September 21, 2022

To Address the World’s Most Urgent Challenges, Look to the Ocean

News Source: IISD

Author(s): Jonas Gahr Støre, Surangel S. Whipps, Jr., and Justin Trudeau

This week, world leaders have gathered at the 77th UN General Assembly (UNGA) against the backdrop of conflict, the global energy crisis, the ongoing COVID-19 pandemic, and climate change impacts. Yet there is hope. Our message is clear: the ocean is an underestimated solution to many of the critical issues facing people and the planet. From addressing hunger to poverty to climate change, the ocean is on our side — if we, alongside our fellow leaders, urgently act to protect and sustainably manage this vital life source.

Notably, one of the most pressing issues at the UN General Assembly is how countries can put the SDGs back on track after conflict and COVID-19 have jeopardized hard-won gains and as climate change-fueled extreme weather events increasingly wreak havoc on communities. The 17 interlinked SDGs are the UN’s shared blueprint to work toward peace and prosperity by 2030, and ocean solutions can help achieve them. However, SDG 14 – the ocean Goal – remains the most underfunded SDG yet.

Over 3 billion people rely on protein from the sea, offshore wind energy is becoming more widely available, and projections show transitioning to a sustainable ocean economy can provide major opportunities as every USD 1 invested in ocean actions yields at least USD 5 in global benefits. Ocean solutions can also help fight the climate crisis and put countries on the path toward a 1.5°C future.

As members of the High Level Panel for a Sustainable Ocean Economy we are proud to join 14 other world leaders in pioneering ocean solutions that help our countries build a more sustainable economy. The Panel’s Ocean Action Agenda is aimed at sustainably managing 100% of the ocean area under member countries’ national jurisdictions. This is aligned with the SDGs and sets out five pillars – health, wealth, knowledge, equity, and finance – that are critical to transforming how we produce, protect, and prosper from the ocean.

Ocean Panel countries are leading real change. The member nations are showcasing the breadth of ocean-based solutions that are turning commitments into action and improving people’s lives. Recent data show that these actions are helping address all 17 SDGs.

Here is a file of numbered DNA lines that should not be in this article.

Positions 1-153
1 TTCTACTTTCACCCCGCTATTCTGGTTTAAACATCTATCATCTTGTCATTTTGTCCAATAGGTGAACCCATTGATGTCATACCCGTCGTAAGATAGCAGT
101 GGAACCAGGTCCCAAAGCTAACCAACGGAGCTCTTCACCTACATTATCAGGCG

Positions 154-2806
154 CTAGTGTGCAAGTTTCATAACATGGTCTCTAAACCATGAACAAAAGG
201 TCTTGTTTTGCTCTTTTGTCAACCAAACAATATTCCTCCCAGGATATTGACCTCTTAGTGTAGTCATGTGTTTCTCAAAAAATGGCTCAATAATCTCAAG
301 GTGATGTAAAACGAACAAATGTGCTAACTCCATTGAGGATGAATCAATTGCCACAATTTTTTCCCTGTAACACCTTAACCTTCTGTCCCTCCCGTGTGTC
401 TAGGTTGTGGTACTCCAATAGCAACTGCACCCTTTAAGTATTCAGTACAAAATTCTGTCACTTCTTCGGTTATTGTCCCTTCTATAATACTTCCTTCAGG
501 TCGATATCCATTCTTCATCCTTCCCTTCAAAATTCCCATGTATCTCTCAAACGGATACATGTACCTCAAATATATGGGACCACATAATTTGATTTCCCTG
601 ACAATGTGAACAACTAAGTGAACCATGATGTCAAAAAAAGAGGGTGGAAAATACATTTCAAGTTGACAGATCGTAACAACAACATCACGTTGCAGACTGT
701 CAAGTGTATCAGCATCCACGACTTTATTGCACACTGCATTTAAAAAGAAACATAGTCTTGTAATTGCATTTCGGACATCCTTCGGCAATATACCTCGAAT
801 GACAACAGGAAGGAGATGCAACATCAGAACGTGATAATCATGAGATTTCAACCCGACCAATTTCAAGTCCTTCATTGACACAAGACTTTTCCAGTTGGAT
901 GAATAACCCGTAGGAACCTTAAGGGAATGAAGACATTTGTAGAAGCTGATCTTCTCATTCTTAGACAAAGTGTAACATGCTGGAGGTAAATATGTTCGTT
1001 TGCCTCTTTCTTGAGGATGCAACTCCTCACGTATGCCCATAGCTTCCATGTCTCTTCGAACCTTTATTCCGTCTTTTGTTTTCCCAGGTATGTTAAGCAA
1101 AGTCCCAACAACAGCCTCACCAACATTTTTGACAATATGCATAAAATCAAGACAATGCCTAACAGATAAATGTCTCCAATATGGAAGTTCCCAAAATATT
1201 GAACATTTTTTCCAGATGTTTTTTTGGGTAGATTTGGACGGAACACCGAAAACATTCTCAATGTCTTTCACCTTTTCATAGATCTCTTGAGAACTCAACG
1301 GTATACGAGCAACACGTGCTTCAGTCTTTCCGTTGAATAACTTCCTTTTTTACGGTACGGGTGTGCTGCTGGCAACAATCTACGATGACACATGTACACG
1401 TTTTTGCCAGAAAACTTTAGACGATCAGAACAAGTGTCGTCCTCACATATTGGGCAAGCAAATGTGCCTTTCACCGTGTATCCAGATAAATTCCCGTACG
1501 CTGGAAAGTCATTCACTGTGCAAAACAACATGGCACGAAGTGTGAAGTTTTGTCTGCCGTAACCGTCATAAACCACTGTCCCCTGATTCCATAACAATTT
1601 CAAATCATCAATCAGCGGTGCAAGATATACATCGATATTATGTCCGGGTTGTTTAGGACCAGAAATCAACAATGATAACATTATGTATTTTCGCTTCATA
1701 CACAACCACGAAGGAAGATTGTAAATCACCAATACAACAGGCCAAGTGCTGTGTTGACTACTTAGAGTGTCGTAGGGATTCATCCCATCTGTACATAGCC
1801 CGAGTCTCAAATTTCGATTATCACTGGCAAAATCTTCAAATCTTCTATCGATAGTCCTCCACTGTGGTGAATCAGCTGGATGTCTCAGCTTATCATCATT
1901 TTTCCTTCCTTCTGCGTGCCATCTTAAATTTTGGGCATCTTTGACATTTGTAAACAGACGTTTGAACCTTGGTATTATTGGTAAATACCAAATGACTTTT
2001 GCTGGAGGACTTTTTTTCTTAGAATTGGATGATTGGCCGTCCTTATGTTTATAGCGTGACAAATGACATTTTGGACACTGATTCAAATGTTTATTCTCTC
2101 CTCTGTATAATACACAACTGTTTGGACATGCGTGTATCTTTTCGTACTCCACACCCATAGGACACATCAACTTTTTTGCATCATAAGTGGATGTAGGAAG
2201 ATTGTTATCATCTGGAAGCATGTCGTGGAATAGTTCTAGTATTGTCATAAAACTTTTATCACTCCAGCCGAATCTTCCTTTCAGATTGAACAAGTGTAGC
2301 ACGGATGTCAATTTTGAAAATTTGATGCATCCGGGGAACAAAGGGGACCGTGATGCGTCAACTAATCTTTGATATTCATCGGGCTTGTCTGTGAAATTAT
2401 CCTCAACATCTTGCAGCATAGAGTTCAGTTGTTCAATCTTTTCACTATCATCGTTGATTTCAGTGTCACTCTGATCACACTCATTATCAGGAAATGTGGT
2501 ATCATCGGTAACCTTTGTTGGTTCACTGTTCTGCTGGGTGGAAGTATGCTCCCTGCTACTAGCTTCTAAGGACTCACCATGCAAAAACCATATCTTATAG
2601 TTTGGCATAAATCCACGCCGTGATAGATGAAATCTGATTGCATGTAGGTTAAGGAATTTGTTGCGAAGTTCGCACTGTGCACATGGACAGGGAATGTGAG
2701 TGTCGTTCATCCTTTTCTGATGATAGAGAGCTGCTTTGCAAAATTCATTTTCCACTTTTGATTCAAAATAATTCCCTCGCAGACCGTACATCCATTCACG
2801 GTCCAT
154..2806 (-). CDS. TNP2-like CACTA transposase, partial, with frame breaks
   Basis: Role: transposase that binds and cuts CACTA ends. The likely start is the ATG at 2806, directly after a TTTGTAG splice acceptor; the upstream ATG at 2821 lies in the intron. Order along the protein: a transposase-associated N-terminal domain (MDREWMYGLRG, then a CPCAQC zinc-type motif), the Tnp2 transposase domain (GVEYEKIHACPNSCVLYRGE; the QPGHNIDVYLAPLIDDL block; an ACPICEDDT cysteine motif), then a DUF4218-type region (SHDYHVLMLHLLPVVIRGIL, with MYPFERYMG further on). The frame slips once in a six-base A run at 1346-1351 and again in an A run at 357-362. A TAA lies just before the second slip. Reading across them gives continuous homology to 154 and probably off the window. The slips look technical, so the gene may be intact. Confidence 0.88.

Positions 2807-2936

In Canada, we are making historic progress on protecting our waters, going from less than 1% of our marine and coastal areas protected in 2015, to over 14% today, halfway to our goal of 30% protected areas by 2030. This goes along with our CAD 3.5 billion Oceans Protection Plan, which is focused on everything from better managing marine traffic to emergency response, all while working in partnership with Indigenous communities. As we welcome the world to Montreal for the UN Biodiversity Conference (COP 15) in December, we will be calling for this kind of ambition globally, too.

In Palau, 85% of our food is imported, but with the Keled A Ngercheled campaign we’re working to increase local production and sourcing of food to help improve national food security, reduce reliance on imports, and support local communities. This campaign also helps us tackle hunger, reduce consumption-based emissions, and support local businesses, all through championing local production.

In Norway, we are using the ocean to tackle climate change by opening up areas for offshore wind power. The aim is to generate new clean energy from the ocean on par with the amount of electricity currently produced on shore in Norway by 2040. The project will see approximately 1,500 turbines in operation, helping to create jobs, cut carbon emissions, and provide affordable electricity for homes and businesses.

These projects are proof that transitioning to a sustainable ocean economy can help countries secure a more prosperous future while addressing poverty, inequality, and other SDGs. We must step up this focus on ensuring that our ocean actions address poverty and inequality. Doing so will require greater collaboration between public and private sector bodies to attract the necessary finance for projects. It will also require a laser focus on ensuring that ocean action improves the welfare of those who rely on it — by supporting communities’ food security and providing good jobs.

While progress is being made, we must not lose sight of the urgent need to accelerate and scale action as the climate and ecological emergencies continue to intensify. We must shift global perspectives to rapidly unlock the ocean’s opportunities and benefits and to meet global goals in achieving a more equitably prosperous and just world.